If you’ve been with us for a while you know that here at GMB, we love to talk about strength.
We’ve defined what strength means to us in terms of its practicality and applicability to our lives.
Just like the majority of you, we aren’t “elite level” athletes, but we do know the value of strength training and how it can help us to achieve our lifestyle goals.
You’ll also notice that there aren’t any pictures of barbells on the site.
What’s up with that?
Aren’t weights required for building strength? No, not necessarily required.
Pretty damn helpful, yes, but there are other ways to do it.
The GMB Way (is One Option of Many)
Our particular brand of strength training involves the use of gymnastic-type movements using the rings and parallettes - or just bodyweight exercise - in a series of progressive programs. These programs have been well received and we’ve gotten a lot of wonderful feedback about how pleased people are with their gains in strength and condition.
But that doesn’t mean we don’t like weight training.
That’d be silly.
Weight training has been a proven method for building strength and muscle ever since Milo decided he wanted to carry a calf around everyday until it became a bull. It works and works well.
Do You Even Lift?
Yes. Yes, we do.
In fact, Ryan is currently using barbell training to build up his legs and hips after several months of upper body focus in preparing and refining the Rings Two program.
The combination of heavy deadlifts and front squats will get him quickly back to his prior lower body strength (and likely beyond).
Personally I’ve also had an unhealthy obsession with barbell squats since I was a teenager.
There isn’t anything that will help you gain weight quicker than progressive heavy squats. After a ten year hiatus from the barbell, I’ve returned to it and am getting close to where I was in my twenties.
Who should lift weights?
Deciding whether or not to use weights in your training is like anything else you choose to do. Ask yourself: What’s my goal?
Depending on that goal, there are different ways to reach it:
- If you want to lose unwanted fat, you need to change your eating habits.
- If you want to be a handbalancer, you need to learn bodyweight control.
- If you are an underweight teenager, then (relatively) heavy weight lifting and eating everything in sight is a good plan.
And of course, if your goal is to improve body control while building strength across a wide variety of movement patterns, the GMB Curriculum is at your disposal.
So why don’t we teach weight lifting in our programs?
Well, like we’ve said before, we’ve got to be honest about what we can perform and teach well.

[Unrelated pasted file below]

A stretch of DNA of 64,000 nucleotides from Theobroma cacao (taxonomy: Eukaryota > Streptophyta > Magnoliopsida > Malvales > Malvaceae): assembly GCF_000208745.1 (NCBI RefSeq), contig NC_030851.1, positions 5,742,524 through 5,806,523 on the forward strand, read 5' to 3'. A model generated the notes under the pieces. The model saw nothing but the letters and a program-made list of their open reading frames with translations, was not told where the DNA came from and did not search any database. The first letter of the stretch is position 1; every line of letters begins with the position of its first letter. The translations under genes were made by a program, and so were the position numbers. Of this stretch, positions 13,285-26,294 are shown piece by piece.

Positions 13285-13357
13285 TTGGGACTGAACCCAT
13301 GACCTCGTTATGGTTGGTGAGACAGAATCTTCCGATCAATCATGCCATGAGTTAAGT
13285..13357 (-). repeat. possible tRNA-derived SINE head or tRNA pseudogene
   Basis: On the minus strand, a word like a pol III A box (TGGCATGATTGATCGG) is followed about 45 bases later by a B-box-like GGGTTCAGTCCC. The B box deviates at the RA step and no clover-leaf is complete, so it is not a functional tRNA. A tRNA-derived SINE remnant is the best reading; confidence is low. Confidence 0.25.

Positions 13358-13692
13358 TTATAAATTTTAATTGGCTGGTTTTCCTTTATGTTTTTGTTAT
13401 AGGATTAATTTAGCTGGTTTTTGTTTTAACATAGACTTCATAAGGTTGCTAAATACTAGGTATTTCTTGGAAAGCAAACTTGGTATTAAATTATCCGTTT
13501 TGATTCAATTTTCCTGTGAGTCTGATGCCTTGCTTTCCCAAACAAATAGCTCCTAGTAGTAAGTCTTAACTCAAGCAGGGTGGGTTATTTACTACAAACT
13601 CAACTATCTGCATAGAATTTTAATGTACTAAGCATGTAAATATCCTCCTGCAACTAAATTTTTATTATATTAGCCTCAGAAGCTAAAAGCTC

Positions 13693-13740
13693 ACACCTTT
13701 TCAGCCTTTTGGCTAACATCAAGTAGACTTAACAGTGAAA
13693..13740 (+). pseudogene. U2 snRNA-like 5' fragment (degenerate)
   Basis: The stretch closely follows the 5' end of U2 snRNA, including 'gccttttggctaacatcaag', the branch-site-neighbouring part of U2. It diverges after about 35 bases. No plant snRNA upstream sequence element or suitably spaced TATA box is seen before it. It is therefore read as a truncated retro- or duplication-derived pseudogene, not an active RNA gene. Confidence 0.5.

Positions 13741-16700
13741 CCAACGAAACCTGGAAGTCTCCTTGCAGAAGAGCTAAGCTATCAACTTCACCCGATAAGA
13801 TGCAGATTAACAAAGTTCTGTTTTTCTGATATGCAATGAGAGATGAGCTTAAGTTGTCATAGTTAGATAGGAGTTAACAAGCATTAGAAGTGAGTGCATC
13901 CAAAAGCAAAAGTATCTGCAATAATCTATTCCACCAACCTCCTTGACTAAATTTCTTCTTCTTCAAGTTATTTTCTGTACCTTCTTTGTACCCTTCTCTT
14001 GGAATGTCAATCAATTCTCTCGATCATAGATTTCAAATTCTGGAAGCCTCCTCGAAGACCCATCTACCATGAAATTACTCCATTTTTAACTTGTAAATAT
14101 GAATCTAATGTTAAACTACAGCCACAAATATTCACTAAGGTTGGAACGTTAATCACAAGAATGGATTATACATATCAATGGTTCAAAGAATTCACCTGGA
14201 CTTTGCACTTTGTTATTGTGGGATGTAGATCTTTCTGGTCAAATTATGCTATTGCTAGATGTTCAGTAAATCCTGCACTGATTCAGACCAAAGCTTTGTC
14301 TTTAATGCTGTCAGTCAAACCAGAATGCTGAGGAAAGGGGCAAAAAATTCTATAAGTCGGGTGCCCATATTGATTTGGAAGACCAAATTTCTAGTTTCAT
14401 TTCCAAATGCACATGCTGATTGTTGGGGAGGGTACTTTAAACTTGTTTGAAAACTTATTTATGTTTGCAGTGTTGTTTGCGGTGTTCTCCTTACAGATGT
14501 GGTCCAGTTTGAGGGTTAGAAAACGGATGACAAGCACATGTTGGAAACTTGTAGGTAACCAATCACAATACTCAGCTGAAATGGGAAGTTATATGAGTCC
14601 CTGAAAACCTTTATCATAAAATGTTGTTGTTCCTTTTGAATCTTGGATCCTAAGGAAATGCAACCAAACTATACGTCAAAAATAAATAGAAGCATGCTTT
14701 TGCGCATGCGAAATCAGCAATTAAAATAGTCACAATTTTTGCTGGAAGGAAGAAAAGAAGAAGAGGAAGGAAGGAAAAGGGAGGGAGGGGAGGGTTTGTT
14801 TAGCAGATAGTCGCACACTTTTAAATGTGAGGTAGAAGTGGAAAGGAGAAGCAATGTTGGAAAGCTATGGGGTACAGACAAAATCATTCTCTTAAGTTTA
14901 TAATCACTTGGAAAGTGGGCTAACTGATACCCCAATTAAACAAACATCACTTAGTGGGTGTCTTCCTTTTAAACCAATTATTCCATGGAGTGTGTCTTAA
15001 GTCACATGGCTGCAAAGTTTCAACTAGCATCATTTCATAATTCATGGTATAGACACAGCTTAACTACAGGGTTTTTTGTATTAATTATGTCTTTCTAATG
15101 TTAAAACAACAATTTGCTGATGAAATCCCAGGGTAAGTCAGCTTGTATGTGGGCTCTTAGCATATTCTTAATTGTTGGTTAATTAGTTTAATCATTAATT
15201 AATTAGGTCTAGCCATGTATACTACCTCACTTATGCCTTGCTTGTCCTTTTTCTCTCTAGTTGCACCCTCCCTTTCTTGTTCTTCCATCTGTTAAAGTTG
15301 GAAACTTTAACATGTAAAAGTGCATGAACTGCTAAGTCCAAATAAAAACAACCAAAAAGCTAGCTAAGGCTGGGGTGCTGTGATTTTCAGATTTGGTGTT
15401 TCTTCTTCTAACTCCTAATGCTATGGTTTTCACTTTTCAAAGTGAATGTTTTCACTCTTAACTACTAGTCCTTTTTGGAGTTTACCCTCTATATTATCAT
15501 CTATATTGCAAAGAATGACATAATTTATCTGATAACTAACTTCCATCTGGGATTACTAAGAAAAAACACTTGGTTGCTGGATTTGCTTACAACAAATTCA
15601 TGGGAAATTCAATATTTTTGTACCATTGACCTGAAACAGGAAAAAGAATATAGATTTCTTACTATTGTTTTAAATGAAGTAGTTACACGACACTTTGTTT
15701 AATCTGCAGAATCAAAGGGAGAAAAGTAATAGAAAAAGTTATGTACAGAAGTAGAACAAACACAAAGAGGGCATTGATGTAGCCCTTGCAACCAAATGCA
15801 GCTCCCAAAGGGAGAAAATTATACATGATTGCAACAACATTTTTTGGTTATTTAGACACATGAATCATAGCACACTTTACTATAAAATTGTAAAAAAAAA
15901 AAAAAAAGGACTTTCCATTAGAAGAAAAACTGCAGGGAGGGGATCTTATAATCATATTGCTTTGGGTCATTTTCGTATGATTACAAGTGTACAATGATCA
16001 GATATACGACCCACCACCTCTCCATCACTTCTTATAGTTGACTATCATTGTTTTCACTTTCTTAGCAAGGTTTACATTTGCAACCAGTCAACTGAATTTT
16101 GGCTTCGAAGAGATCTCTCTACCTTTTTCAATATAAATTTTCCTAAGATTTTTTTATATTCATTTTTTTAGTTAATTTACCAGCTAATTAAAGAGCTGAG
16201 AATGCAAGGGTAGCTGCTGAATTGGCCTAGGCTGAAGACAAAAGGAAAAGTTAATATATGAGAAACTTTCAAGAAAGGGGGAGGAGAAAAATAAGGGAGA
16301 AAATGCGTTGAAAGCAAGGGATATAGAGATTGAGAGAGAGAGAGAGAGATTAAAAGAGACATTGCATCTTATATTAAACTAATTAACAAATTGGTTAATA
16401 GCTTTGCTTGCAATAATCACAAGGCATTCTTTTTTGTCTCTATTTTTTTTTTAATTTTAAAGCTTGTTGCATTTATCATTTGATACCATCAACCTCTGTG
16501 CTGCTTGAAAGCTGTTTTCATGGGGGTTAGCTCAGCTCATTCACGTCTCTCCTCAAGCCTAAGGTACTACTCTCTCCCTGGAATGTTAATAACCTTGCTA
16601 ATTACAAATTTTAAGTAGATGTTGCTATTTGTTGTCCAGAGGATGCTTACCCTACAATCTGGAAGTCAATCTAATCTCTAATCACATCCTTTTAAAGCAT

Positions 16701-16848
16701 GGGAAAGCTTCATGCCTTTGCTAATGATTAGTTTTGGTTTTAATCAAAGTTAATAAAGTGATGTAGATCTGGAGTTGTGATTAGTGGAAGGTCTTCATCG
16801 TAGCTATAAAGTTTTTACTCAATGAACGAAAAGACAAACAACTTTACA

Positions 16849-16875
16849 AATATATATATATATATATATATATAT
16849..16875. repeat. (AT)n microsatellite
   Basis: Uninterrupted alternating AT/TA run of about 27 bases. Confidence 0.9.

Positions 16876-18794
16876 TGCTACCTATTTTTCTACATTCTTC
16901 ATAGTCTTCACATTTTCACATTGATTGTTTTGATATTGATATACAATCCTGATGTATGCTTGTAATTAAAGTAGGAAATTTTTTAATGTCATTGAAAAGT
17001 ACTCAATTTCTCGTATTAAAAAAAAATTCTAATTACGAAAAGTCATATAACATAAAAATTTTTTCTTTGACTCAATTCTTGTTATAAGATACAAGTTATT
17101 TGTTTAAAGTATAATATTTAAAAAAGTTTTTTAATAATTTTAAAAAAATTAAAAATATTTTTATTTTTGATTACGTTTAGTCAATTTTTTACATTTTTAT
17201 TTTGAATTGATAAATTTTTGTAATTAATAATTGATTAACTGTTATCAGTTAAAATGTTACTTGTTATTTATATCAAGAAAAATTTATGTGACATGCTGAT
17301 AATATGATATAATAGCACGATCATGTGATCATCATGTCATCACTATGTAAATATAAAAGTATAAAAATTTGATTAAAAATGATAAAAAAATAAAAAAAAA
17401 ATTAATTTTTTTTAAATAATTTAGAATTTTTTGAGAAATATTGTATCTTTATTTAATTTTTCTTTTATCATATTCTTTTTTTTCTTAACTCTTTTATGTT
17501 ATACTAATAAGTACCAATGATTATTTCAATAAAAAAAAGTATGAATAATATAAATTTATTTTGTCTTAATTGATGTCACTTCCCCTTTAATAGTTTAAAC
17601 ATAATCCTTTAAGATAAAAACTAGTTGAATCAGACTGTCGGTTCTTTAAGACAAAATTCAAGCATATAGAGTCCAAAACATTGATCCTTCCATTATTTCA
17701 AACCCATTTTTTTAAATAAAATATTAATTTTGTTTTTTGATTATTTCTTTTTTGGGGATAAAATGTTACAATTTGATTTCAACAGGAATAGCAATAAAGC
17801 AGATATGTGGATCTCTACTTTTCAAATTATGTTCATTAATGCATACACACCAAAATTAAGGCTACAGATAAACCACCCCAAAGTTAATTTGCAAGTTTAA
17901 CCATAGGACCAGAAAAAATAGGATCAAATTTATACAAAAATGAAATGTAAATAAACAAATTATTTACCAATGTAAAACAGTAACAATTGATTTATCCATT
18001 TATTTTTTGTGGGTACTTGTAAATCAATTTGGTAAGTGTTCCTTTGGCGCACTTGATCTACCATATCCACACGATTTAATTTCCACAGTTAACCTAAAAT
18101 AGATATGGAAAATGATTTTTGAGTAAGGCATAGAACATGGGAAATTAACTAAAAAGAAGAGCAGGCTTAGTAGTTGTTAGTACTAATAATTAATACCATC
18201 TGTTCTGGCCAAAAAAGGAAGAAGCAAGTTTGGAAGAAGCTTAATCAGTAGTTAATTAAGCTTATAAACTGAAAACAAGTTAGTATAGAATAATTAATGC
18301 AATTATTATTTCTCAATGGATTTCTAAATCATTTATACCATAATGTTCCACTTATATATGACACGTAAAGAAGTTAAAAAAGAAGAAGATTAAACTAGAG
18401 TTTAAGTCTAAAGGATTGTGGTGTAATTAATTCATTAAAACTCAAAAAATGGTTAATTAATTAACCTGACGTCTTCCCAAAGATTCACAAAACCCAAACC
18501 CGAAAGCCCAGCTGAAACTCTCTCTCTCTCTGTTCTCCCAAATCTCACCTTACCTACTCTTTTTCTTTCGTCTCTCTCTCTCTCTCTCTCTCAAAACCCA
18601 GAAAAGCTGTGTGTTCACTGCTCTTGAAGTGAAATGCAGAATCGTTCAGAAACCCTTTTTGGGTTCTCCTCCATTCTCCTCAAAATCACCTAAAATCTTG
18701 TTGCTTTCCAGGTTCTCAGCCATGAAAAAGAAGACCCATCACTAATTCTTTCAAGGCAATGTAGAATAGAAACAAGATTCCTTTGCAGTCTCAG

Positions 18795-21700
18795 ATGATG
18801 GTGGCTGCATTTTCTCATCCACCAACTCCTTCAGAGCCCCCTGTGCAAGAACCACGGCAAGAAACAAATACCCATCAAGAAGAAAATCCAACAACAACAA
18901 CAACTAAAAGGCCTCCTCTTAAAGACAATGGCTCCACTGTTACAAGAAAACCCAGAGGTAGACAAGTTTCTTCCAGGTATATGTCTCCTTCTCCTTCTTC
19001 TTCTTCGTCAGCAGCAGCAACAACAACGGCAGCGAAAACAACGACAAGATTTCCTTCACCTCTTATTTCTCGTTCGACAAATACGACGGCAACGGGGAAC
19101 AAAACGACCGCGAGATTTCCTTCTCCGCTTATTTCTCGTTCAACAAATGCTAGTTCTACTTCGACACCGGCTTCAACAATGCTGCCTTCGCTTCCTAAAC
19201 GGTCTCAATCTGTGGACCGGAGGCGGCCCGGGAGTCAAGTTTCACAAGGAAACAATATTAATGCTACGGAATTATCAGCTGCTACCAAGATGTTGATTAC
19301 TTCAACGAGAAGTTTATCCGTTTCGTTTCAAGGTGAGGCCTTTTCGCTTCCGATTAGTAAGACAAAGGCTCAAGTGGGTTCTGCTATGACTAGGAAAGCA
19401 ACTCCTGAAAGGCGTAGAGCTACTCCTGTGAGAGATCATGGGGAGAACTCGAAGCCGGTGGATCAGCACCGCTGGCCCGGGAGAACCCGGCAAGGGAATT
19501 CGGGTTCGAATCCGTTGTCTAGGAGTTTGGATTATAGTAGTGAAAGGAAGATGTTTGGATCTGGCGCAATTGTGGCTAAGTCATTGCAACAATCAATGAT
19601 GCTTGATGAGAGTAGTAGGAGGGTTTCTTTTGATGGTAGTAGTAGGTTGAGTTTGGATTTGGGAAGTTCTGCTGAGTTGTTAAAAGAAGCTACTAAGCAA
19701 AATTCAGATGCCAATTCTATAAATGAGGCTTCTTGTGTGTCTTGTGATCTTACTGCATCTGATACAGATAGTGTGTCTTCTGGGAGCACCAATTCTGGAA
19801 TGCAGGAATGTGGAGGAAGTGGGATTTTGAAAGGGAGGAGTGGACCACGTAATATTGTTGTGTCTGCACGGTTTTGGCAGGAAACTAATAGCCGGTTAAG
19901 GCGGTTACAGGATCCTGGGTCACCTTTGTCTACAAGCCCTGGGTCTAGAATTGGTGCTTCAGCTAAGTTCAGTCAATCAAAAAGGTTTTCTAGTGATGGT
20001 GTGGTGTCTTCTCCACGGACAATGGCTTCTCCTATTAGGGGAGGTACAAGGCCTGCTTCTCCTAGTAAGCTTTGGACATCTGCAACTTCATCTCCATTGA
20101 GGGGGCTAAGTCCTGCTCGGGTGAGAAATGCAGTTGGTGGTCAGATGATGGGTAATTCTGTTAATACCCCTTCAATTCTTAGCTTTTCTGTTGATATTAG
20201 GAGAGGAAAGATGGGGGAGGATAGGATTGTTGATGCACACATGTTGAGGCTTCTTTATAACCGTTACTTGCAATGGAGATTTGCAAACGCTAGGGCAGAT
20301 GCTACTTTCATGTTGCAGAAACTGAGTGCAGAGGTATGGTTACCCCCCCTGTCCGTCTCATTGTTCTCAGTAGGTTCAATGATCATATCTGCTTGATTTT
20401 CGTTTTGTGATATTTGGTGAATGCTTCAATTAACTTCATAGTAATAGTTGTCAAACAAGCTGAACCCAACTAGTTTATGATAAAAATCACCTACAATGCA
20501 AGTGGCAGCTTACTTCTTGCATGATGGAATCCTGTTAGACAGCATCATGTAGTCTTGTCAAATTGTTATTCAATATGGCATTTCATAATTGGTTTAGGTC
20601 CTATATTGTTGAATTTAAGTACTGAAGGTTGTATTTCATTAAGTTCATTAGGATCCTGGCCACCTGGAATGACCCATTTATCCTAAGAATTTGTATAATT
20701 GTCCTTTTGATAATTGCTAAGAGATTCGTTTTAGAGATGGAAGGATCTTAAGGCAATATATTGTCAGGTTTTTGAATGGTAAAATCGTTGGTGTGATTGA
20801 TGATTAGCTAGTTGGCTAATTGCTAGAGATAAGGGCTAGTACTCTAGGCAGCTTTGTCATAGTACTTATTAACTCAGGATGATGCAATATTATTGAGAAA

We’ve made the conscious decision to provide programs that have been effective for our clients and students. Programs that have been derived from our collective experiences in gymnastic training, martial arts instruction, and physical therapy.
GMB teaches what we know and what we excel at.
Anything else would be a disservice and dishonest.
Yes, we recognize the value of lifting weights and incorporate the training into our own workouts. But that doesn’t mean we should be teaching it.
I can also whip up a mean fried chicken, but that doesn’t qualify me as a three-star Michelin chef.
There are some incredible trainers and writers out there who know much more about the specifics of weight training and have gotten incredible, consistent results with the clients through many years of devoted work and research.
These are the people that should be teaching it.
Who can you trust?
A good trainer needs to demonstrate not just “knowing what to do,” but also show that they have helped people get where they want to go. Not just elite athletes, but people that have lifestyles and responsibilities similar to yours.
Here at GMB, we’ve worked hard to provide effective programs for people like us (with family and work responsibilities) that still want to be healthy and strong. This means we do what we do best, and anything other than that would diminish our reasons for starting all this.
Here’s a few people we admire who provide great information on weight-training programs:
All of these guys get great results for their clients using weights. They’re also entertaining to read and extremely generous with providing lots of free advice.
Do I have to lift weights?
It’s one option of many, and it’s a great option for many people who are looking to gain weight or rapidly build overall strength in fundamental movements like squatting, lifting, and pressing. But it’s not the only way.
Our Level One programs offer another method for building serious strength and control.
Choose whichever one best fits your goals. Then, after a few months of training, when your goals change, reassess and try something different.
Let us know how we can help.
*You should know that we’re really good friends with JC Deen. Not only did Andy help him out a bit with getting his LGN365 program ready to release, but we also get a small commission on sales made through the link above. We would totally recommend it anyway, because JC is a stand-up dude and his clients get results.